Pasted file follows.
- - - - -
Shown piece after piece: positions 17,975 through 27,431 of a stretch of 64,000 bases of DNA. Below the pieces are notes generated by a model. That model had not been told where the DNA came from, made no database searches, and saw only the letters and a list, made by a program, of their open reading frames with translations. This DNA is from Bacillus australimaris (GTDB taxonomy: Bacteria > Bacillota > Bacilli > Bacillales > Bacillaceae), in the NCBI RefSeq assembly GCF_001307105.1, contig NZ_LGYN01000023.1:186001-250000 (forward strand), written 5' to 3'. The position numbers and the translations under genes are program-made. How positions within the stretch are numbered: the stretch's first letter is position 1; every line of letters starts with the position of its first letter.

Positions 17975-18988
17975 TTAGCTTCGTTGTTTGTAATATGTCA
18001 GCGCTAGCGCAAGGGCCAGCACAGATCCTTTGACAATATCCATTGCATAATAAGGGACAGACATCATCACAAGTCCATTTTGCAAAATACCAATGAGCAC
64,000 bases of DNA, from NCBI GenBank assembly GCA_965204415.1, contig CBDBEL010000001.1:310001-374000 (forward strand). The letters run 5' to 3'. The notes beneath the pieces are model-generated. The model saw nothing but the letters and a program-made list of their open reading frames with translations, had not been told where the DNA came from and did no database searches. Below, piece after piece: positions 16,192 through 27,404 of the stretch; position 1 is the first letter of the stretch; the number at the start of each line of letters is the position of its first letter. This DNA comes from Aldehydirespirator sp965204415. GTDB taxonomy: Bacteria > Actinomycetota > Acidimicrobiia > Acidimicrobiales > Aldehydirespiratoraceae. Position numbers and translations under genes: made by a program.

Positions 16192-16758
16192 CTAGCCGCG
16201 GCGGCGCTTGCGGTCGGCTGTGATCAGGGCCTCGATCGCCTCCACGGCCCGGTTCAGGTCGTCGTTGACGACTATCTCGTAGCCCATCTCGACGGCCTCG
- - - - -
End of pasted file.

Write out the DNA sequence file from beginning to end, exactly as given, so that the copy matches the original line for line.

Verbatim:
Shown piece after piece: positions 17,975 through 27,431 of a stretch of 64,000 bases of DNA. Below the pieces are notes generated by a model. That model had not been told where the DNA came from, made no database searches, and saw only the letters and a list, made by a program, of their open reading frames with translations. This DNA is from Bacillus australimaris (GTDB taxonomy: Bacteria > Bacillota > Bacilli > Bacillales > Bacillaceae), in the NCBI RefSeq assembly GCF_001307105.1, contig NZ_LGYN01000023.1:186001-250000 (forward strand), written 5' to 3'. The position numbers and the translations under genes are program-made. How positions within the stretch are numbered: the stretch's first letter is position 1; every line of letters starts with the position of its first letter.

Positions 17975-18988
17975 TTAGCTTCGTTGTTTGTAATATGTCA
18001 GCGCTAGCGCAAGGGCCAGCACAGATCCTTTGACAATATCCATTGCATAATAAGGGACAGACATCATCACAAGTCCATTTTGCAAAATACCAATGAGCAC
64,000 bases of DNA, from NCBI GenBank assembly GCA_965204415.1, contig CBDBEL010000001.1:310001-374000 (forward strand). The letters run 5' to 3'. The notes beneath the pieces are model-generated. The model saw nothing but the letters and a program-made list of their open reading frames with translations, had not been told where the DNA came from and did no database searches. Below, piece after piece: positions 16,192 through 27,404 of the stretch; position 1 is the first letter of the stretch; the number at the start of each line of letters is the position of its first letter. This DNA comes from Aldehydirespirator sp965204415. GTDB taxonomy: Bacteria > Actinomycetota > Acidimicrobiia > Acidimicrobiales > Aldehydirespiratoraceae. Position numbers and translations under genes: made by a program.

Positions 16192-16758
16192 CTAGCCGCG
16201 GCGGCGCTTGCGGTCGGCTGTGATCAGGGCCTCGATCGCCTCCACGGCCCGGTTCAGGTCGTCGTTGACGACTATCTCGTAGCCCATCTCGACGGCCTCG